The incoming artistic director of Repertory Theatre of St. Louis believes that growing audiences involves much more than simply issuing one-time invitations.

Director, playwright and producer Hana Sharif will spend a year getting to know the area and The Rep before stepping into the post after longtime artistic director Steven Woolf retires in 2019. She comes to St. Louis from Baltimore Center Stage, where she worked as associate artistic director.

St. Louis Public Radio’s Nancy Fowler talked with Sharif about the work ahead and the experience she’ll bring to The Rep.

Shayba Muhammad crafted a 12-week course to help artists and artisans start or grow a small business. 7/26/18
Jeremy D. Goodwin | St. Louis Public Radio

A few years ago Shayba Muhammad started making jewelry for herself, and was inspired to start a business, Mahnal, to sell her work.

Now she wants to help other artists and artisans who would like to do the same. The Makers Program, which she started with help from a $10,000 prize from Arts and Education Council, will offer guidance to help participants navigate the business end of their craft.

Left, Sarah “Bricktator” Arnosky and Brooke “Vicious van Gogo” Clark are the co-captains of Arch Rival Roller Derby.
Evie Hemphill | St. Louis Public Radio

Ranking fifth out of 400 leagues in the world is St. Louis’ own Arch Rival Roller Derby.

Established in 2005 and now reaching numbers near 100, this league has made a name for itself locally, but the skaters are ready to take that to the next level.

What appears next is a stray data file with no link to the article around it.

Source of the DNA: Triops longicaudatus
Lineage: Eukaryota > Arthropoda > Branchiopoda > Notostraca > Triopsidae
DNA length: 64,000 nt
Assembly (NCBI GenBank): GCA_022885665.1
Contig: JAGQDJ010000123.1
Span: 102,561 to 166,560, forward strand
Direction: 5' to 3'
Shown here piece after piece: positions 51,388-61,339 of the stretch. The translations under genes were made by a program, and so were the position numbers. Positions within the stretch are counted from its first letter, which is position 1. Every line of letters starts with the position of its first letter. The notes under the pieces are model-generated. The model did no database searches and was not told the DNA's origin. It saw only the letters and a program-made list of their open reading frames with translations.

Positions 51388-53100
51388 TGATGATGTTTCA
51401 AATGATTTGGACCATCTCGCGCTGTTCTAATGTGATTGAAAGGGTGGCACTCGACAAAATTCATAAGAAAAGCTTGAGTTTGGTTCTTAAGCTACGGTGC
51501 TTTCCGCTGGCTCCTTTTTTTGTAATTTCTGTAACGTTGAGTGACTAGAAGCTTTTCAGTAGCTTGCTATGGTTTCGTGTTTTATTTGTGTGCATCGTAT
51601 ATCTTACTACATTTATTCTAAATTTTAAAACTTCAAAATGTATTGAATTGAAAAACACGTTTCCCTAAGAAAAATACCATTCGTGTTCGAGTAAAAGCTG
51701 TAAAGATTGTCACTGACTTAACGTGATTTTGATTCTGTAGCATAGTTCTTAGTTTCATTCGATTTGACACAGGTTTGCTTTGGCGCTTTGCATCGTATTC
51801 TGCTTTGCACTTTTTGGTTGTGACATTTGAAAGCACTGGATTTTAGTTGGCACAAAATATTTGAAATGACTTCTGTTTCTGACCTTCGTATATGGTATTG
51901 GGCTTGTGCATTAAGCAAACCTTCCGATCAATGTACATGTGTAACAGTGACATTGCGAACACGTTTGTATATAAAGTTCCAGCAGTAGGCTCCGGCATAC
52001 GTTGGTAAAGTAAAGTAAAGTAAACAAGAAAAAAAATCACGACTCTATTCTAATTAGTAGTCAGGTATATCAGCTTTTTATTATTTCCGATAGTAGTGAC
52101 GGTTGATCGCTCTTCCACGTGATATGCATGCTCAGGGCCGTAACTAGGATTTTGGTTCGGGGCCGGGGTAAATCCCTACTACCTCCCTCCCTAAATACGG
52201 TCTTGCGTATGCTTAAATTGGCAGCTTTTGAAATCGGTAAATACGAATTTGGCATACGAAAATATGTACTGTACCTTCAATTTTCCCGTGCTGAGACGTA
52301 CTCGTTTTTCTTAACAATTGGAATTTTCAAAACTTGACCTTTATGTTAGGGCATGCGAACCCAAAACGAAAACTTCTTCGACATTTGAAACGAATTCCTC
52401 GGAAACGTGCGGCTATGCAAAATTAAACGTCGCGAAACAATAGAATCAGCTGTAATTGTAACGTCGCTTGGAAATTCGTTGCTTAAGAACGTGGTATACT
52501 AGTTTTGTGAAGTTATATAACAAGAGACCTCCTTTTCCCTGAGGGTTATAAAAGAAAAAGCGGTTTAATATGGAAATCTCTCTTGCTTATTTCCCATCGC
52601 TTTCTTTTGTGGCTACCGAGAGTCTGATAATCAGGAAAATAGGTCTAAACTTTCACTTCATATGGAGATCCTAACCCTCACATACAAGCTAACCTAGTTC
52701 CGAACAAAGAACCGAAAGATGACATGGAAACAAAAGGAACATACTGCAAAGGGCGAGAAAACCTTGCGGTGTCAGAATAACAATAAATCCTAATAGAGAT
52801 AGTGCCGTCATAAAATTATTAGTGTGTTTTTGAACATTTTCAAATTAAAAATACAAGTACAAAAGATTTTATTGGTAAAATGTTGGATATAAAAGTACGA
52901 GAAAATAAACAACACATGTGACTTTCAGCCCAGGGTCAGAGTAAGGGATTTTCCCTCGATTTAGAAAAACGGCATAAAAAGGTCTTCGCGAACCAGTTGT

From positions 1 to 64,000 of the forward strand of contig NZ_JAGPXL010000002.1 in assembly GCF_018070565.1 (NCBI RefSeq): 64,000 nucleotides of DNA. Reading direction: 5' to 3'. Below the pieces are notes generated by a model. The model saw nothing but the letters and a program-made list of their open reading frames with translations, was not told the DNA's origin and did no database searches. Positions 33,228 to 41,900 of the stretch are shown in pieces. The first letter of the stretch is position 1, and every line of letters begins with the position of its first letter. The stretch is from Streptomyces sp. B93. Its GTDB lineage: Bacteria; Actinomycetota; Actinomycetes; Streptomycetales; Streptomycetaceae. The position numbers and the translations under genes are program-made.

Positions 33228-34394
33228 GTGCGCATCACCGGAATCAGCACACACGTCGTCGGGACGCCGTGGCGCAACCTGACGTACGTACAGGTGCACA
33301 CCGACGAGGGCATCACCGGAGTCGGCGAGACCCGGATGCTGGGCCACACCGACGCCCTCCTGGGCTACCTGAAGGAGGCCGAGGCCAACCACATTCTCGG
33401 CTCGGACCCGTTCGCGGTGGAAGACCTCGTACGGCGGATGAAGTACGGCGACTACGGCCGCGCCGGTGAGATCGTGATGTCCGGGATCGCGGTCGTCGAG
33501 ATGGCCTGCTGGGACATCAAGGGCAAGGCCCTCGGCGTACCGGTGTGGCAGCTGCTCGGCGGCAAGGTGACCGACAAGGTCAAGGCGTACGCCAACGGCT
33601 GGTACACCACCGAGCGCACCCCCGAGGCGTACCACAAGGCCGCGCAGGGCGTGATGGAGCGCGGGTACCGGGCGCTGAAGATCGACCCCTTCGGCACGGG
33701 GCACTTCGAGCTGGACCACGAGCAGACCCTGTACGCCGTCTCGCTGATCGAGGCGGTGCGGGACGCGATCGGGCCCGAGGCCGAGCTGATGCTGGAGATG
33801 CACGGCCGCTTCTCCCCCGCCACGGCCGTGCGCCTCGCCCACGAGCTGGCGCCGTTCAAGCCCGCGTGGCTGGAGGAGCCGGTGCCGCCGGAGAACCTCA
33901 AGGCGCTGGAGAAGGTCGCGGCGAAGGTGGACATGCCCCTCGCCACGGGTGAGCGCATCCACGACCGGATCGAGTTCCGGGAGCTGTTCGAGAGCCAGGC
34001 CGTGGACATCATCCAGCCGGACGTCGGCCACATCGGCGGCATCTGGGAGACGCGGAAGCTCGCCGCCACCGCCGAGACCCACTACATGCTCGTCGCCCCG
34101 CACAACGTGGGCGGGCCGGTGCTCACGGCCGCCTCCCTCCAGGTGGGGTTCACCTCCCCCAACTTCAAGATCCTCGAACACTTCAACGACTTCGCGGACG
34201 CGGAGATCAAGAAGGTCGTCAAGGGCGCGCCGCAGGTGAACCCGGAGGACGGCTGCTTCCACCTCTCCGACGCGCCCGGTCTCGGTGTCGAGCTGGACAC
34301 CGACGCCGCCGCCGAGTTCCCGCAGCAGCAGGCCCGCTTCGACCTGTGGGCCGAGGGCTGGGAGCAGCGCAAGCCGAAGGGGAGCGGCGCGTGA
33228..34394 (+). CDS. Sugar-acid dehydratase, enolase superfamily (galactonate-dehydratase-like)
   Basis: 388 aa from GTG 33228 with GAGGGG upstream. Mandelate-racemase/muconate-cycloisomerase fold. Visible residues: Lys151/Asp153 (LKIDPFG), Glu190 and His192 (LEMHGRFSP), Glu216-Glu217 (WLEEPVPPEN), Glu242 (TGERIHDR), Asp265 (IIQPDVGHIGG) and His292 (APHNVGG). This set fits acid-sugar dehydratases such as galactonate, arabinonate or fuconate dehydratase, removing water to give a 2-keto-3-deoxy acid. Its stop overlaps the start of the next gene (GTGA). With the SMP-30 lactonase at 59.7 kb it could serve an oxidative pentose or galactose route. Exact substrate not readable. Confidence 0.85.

“We compete across the state [and country], and now we get an opportunity to compete internationally,” Brooke “Vicious van Gogo” Clark said on Tuesday’s St. Louis on the Air.

Students training with UMSL's jazz ensemble will get an enhanced travel budget, in addition to other improvements to the program. 7/24/18
University of Missouri St. Louis

Students at the University of Missouri-St. Louis will soon have access to a beefed-up jazz studies program due to a $1.3 million donation by the Steward Family Foundation.

Though the school currently has student ensembles and offers instrument instruction and related courses — including one on jazz improvisation — students will now be able to earn a degree in jazz studies from UMSL’s newly christened David and Thelma Steward Institute For Jazz Studies.

Hana Sharif will begin working with The Rep this fall and become artistic director in 2019.
The Rep

The Repertory Theatre of St. Louis has named Hana Sharif  as artistic director to replace Steven Woolf.

Sharif, who is associate artistic director at Baltimore Center Stage, will take The Rep post at the end of the 2018-2019 season. 

Sharif’s career includes working as a director, playwright and producer. She is the first African-American woman to head a large professional theater organization in St. Louis.

Dennis C. Owsley / Copyright Dennis C. Owsley

Jazz Unlimited for July 22, 2018 will be “The Keys and Strings Hour and New Music.”  Boogie Woogie and blues piano music will be heard in the first hour with Count Basie, Leroy Carr, our own Ralph Sutton playing a duet with Jay McShann, Pete Johnson, Albert Ammons and Meade “Lux” Lewis, Otis Spann, Gene Harris and Dave Burrell.  New music in the last two hours will feature selections from the Mosaic Set, “The Savory Collection 1935-1940,” a newly discovered 1963 John Coltrane recording session, the Charles Pillow Large Ensemble playing music from Miles Davis’ electric period, Chica

Jessica Hentoff and Ari Maayan talked about Circus Harmony's trip to Puerto Rico from which they returned earlier this week.
Evie Hemphill | St. Louis Public Radio

Lions, tigers and … unicyclists, oh my! Circus performers are known for juggling many acts, but the St. Louis Arches can add humanitarian efforts to their repertoire as well.

Kevin and Danielle McCoy, seen here with their daughter, Elle, posed an artistic response to their own experiences with colorism. 7/20/18
Jeremy D. Goodwin | St. Louis Public Radio

Married couple Danielle and Kevin McCoy are used to being treated differently based on the color of their skin — not only because they are each African-American, but because her skin tone is lighter than his.